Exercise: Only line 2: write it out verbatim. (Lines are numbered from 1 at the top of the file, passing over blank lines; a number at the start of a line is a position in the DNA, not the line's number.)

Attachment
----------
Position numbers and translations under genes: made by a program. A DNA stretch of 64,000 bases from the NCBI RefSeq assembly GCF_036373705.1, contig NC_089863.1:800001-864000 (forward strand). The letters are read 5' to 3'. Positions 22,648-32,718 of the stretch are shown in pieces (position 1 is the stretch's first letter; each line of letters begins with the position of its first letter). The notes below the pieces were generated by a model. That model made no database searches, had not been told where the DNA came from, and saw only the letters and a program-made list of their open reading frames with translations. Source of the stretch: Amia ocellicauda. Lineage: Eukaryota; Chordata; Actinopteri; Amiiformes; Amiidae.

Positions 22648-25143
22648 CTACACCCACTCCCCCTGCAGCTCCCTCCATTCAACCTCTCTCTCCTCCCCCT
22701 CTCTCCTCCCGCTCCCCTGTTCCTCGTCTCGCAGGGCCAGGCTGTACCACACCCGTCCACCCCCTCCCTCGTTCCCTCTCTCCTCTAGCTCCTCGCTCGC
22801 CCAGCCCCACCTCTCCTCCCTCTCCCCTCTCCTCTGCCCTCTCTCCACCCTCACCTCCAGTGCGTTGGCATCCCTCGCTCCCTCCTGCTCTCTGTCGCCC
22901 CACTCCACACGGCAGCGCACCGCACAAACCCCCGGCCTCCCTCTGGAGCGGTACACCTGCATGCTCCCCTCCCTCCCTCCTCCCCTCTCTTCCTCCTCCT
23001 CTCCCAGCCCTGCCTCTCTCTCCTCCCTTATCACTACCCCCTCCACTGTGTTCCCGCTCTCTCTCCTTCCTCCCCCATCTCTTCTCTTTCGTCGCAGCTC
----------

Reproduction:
Positions 22648-25143